I was recently introduced to your Bradford Fairfax Mysteries via first novel, “The P-Town Murders” and Dan Sharp Mysteries via first novel, “Lake on the Mountain”; the former features Private Investigator/Special Agent, Bradford Fairfax, and the latter, Missing Persons Investigator, Dan Sharp; both gay mystery series are polar opposites, including the main characters. Was this intentional on your part? 
I’m glad you got to see both sides of me. I think of Dan as the dark me and Bradford as the light me. Between them, I sort of balance out. Yes, it was entirely intentional once I got going. I didn’t start off writing mysteries at all, but after writing a novel about the Bosnian War (The Honey Locust) and not being able to find a publisher for it for several years, I started to give serious thought as to what might sell. I wrote and polished The P-Town Murders in six months and sold it in less than two weeks. I knew I was on track and quickly penned a sequel, Death in Key West. Seeing how fast I could do this, my former editor asked when I was going to “get serious about mysteries.” I was having so much fun writing the comedies, it took me a while to realize I had the potential to take things in a weightier direction. When I wrote Lake On The Mountain, I didn’t plan on writing a second series. My character, Dan Sharp, had other ideas, as it turns out.
The first Dan Sharp mystery, Lake on the Mountain, won the Lambda Literary Award for Gay Mystery in 2013. Congratulations on your Lammy! Did you ever expect such a prestigious award for your love of writing? Did winning the award help introduce Dan Sharp to more readers across the border?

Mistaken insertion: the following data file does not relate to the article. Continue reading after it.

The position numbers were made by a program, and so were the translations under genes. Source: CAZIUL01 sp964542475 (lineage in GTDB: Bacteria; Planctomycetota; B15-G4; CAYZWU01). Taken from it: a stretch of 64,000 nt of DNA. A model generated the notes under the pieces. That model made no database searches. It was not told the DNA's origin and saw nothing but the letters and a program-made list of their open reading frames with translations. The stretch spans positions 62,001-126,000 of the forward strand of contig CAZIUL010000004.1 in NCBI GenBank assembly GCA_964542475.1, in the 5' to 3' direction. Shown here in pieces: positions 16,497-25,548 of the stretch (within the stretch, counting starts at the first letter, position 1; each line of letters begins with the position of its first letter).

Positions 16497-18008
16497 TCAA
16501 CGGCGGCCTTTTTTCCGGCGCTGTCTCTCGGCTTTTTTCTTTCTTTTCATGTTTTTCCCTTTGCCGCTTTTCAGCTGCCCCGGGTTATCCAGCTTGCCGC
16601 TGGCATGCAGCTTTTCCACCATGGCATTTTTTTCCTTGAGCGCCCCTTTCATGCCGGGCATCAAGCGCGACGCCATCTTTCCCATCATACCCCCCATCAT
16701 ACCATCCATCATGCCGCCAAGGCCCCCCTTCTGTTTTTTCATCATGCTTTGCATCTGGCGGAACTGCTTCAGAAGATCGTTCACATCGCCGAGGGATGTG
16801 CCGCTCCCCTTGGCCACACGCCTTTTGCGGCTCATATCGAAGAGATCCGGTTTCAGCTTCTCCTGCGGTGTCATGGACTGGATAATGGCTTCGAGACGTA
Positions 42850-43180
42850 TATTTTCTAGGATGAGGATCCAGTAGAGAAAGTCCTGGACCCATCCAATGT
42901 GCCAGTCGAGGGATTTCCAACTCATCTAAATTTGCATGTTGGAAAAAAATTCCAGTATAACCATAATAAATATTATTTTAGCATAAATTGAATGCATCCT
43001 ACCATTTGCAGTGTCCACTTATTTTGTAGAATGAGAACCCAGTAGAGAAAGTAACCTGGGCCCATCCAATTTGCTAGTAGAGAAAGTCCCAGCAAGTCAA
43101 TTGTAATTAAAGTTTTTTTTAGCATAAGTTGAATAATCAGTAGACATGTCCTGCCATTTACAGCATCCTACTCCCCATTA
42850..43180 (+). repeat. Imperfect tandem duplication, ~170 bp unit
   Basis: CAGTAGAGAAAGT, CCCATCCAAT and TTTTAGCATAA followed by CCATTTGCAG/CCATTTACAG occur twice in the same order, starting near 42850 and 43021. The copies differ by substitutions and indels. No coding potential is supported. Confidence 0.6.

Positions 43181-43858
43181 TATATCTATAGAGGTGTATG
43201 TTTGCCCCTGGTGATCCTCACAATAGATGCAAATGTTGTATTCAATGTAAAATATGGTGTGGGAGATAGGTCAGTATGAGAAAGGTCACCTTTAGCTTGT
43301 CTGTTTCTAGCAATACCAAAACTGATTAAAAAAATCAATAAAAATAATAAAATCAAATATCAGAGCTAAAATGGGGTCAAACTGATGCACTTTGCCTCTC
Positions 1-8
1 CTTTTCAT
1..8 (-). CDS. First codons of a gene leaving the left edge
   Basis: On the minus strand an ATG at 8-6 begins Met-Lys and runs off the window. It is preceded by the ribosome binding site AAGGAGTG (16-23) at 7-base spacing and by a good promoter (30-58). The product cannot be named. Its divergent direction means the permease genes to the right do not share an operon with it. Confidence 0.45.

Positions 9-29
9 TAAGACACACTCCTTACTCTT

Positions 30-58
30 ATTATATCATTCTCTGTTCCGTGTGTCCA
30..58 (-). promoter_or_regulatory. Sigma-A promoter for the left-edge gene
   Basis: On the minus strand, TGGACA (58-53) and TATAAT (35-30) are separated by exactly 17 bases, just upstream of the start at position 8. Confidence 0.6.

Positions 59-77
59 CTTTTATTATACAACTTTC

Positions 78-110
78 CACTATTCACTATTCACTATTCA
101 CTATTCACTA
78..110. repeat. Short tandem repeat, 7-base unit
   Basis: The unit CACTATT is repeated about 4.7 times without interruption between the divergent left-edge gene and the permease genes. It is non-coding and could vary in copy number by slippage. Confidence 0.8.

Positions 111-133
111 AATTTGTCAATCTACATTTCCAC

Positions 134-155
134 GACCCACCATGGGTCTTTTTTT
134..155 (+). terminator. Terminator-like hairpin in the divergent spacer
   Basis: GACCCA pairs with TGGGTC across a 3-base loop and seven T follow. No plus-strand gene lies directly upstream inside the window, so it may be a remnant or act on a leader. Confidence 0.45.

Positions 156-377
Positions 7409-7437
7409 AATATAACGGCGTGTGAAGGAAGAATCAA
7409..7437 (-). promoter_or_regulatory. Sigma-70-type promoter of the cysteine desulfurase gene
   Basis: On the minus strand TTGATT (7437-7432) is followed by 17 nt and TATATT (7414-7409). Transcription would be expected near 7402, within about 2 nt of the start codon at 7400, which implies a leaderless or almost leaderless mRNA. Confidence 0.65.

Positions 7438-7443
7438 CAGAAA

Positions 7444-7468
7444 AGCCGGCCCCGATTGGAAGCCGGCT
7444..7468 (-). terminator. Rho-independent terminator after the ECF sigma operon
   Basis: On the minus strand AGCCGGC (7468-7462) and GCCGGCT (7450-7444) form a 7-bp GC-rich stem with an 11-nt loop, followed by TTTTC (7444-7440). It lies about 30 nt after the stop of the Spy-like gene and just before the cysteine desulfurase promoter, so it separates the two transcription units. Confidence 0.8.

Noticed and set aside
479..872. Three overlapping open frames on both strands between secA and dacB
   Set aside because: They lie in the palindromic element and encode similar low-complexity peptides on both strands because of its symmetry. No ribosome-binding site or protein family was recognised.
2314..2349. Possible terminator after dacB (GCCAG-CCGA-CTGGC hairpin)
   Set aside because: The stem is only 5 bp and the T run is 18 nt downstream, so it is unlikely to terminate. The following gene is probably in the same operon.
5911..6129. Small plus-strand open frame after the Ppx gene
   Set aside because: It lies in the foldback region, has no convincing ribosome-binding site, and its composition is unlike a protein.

Thanks, Jon, and congratulations on your nomination as well. The Lambda win was a much-welcome vote of confidence in my writing, though I’m acutely aware how many books out there don’t get the recognition they deserve, so it was also humbling. As for expectations, there are always hopes and dreams, and we all need those! I did, however, have an argument with my agent over the book. For some reason, she was reluctant to shop it around. (Maybe this is the homophobia you asked about. It is much more blatantly sexual than any of my previous books.) I kept insisting it was my best writing to date. We eventually parted ways over it and I sold it on my own. My editor at Dundurn said he thought it was a book with award-winning potential, and I agreed, so while I was grateful when it was nominated for and eventually won the Lambda, I was not totally surprised. Now the trick is to see whether I can live up to the expectation it has built for subsequent volumes.
As for whether the award influenced sales, I can’t give a definitive answer to that. I was told it was one of Dundurn’s four best-selling ebooks of 2012 before the nomination, so it was already doing well. I remember going around Manhattan the weekend I was there for the Lambda Award ceremonies trying to find copies to sign in bookstores. It was a depressing and dismal attempt. I think I signed two copies in total. Nor could I find a single Lammy nominees table. I think it’s deplorable for a city like New York not to recognize the event. While LGBT-themed books that sell well are somewhat more prominent in bookstores than they once were, it’s the lesser-known books that need the boost.